There are few studies of the incidence of nontraumatic aneurysm in Asia. Although the aggressive treatment of the aneurysm may result in lower mortality within 30 days; however, the overall mortality reaches 30% eventually. The health system in Taiwan provides relatively better financial support and patients can receive aggressive treatment including 97.6% of patients being treated with surgical intervention without consideration of medical expense, which may improve the short-term survival rate. In addition, most of the EMTs can deliver a critical patient to a hospital within 30 minutes, and this can decrease secondary brain injury after a stroke episode. Therefore, the health providing systems may rather influence the short-term outcome of patient mortality. Similar results of lower mortality can be found in the studies from Japan, where the medical system is similar to Taiwan. Our study showed a trend of increase in incidence and mortality rates of aneurysmal SAH in Taiwan. After 2000, the Hospice Palliative Act was implemented. Some of these patients might give up after finding poor outcome [22], which might increase the mortality within 30 days after the implementation of the law.

Age was found to be a predictor of poor outcome [7]. In this study, we found that age and Charlson comorbidity index remained independent predictors of mortality. Older people have more comorbidity than do young people. There was no statistical difference of mortality between seasons, which may result from the tropical location of Taiwan where temperature change is not obvious related to seasonal change. Females are prone to have nontraumatic SAH; however, their average age was older than that for males. The protective effect may result from hormonal influence before menopause [23, 24].

The strengths of this study include its nationwide population and the large number of patients included in the analysis. Based on observational data, the results of our study should be interpreted in the light of potential limitations, such as selection bias and information bias. First, in common with other studies using administrative databases, no information on nontraumatic SAH severity was available for risk adjustment. Patients who died before reaching hospital were not included in the NHI estimate, and it is highly likely that they were also missed in the NHI database due to lack of proper diagnosis and specialist information. This means that the true incidence is potentially higher than in our study. Previous studies show that the percentage of persons dying before reaching hospitals was between 11 and 13% [7, 12]. Second, the selection of variables was limited because the data source was a secondary one. Because of lack of information on processes of care, we could not identify the unmeasured variables that might explain the differences in nontraumatic SAH mortality. Third, nontraumatic SAH diagnoses are based on hospitals’ claims, so the accuracy of nontraumatic SAH coding could be questioned. However, it must be noted that the NHI regularly and randomly samples a percentage of cases from hospitals to verify the validity of diagnosis and quality of care through chart reviews using touring professional teams, and all the diagnosis of the codes were by the neurosurgeons. We think this error is limited in the NHI database as we applied a very sensitive search on codes. Further prospective study focused on the predictor factors of patients deemed to be prone to mortality may decrease futile treatment. If further advance of intervention such as angioembolization can provide better outcome, aggressive treatment might provide more opportunity for patient survival.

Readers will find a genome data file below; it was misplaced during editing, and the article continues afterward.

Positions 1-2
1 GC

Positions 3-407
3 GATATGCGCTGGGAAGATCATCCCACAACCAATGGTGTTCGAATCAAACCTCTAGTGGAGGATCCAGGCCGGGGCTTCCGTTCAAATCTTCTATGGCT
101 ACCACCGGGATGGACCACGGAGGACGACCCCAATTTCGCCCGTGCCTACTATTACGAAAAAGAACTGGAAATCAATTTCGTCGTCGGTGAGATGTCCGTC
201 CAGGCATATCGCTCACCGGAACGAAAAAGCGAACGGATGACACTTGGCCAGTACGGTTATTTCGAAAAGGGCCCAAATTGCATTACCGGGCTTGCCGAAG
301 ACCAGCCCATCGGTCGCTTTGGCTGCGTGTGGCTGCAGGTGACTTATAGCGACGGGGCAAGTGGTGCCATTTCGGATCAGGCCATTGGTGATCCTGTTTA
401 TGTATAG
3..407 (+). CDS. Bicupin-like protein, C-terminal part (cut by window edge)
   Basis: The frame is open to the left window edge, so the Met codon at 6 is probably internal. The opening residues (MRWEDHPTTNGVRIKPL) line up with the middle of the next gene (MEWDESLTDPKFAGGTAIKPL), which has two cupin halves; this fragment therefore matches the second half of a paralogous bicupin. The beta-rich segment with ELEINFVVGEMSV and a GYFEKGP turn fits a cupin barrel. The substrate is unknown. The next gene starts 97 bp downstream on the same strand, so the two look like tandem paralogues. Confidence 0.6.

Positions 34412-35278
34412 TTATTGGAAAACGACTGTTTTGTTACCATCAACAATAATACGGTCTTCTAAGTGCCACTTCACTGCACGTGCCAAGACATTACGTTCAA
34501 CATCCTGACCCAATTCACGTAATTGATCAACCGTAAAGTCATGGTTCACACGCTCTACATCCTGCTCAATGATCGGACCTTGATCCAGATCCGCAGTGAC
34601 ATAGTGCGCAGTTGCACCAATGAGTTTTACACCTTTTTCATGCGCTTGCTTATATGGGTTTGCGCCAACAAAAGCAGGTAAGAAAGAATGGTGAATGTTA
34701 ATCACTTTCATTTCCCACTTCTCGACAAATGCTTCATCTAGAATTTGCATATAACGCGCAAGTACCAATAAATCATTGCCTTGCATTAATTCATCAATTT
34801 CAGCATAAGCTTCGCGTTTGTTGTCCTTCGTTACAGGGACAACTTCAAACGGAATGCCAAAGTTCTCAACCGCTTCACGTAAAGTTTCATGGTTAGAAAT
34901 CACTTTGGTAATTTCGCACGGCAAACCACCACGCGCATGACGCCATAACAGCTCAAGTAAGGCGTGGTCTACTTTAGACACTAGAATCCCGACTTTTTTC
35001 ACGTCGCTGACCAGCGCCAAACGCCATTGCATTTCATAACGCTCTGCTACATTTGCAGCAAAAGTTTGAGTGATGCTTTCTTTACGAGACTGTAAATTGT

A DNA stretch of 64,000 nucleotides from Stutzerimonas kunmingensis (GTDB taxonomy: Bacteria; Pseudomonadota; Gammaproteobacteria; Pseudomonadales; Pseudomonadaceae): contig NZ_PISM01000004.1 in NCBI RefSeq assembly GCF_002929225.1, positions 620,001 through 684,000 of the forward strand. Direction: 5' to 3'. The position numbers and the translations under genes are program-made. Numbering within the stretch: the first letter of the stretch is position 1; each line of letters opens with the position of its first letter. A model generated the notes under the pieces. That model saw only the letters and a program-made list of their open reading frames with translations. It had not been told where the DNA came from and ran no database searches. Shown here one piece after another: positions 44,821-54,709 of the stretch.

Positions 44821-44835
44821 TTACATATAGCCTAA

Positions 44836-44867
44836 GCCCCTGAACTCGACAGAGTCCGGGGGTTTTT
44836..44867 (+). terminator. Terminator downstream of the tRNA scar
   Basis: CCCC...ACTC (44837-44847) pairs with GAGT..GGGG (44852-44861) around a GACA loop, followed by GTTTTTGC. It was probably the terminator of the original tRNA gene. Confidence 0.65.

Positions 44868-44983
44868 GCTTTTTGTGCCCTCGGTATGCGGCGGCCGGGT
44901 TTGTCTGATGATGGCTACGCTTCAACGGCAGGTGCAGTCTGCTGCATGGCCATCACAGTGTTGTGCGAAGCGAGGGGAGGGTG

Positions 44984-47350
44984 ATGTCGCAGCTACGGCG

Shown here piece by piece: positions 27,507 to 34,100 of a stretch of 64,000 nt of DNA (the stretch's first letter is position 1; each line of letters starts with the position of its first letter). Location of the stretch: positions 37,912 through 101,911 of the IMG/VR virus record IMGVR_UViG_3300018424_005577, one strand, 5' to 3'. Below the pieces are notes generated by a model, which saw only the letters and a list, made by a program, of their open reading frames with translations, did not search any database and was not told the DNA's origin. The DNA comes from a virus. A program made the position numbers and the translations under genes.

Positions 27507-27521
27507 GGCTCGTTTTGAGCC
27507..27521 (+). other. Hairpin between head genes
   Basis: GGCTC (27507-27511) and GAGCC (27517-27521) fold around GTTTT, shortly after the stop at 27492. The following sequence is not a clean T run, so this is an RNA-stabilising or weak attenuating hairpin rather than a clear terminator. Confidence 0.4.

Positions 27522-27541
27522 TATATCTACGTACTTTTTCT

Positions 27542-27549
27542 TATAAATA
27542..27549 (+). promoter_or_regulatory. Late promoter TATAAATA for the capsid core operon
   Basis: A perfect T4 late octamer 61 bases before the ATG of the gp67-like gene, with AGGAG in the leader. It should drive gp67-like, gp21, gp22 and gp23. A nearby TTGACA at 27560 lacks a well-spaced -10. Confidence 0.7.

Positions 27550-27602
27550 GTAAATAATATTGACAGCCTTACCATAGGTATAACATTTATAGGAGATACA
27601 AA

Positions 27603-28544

5. Conclusion

Patients with old age and more comorbidity have higher mortality. In Taiwan, the initial mortality rate of nontraumatic aneurysm is lower as the health provision system might improve incidence of short-term mortality; however, the overall mortality was found to be similar to other countries. Aggressive management of patients might reduce the initial mortality; however, patient outcome still remains poor.

Conflict of Interests

The authors declare that there is no conflict of interests regarding the publication of this paper.

Authors’ Contribution

Hsing-Lin Lin and Kwan-Ming Soo contributed equally to this paper and are considered as first authors. Hsing-Lin Lin and Kwan-Ming Soo were responsible for conception and design. Chao-Wen Chen was responsible for data acquisition. Yen-Ko Lin was responsible for the literature search. Chao-Wen Chen and Hsing-Lin Lin were responsible for statistical analysis. Hsing-Lin Lin and Shiuh-Lin Huang were responsible for drafting the paper. Wei-Che Lee and Shiuh-Lin Huang were responsible for critical revision of the paper. All authors gave final approval.

Acknowledgments

This study was supported by a Grant from the Kaohsiung Medical University Hospital (Grant no. KMUH99-9 M04). This study is based in part on data from the National Health Insurance Research Database provided by the Bureau of National Health Insurance, Department of Health and managed by National Health Research Institutes. The interpretation and conclusions contained herein do not represent those of the Bureau of National Health Insurance, Department of Health or National Health Research Institutes.